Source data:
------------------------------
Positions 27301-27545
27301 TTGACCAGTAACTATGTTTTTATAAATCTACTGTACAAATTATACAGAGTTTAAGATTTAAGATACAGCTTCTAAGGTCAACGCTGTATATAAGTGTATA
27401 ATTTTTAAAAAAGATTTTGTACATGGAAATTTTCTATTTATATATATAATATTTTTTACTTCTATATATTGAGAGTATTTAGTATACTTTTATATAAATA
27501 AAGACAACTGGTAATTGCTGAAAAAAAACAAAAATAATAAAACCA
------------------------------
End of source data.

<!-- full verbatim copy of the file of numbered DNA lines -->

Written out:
Positions 27301-27545
27301 TTGACCAGTAACTATGTTTTTATAAATCTACTGTACAAATTATACAGAGTTTAAGATTTAAGATACAGCTTCTAAGGTCAACGCTGTATATAAGTGTATA
27401 ATTTTTAAAAAAGATTTTGTACATGGAAATTTTCTATTTATATATATAATATTTTTTACTTCTATATATTGAGAGTATTTAGTATACTTTTATATAAATA
27501 AAGACAACTGGTAATTGCTGAAAAAAAACAAAAATAATAAAACCA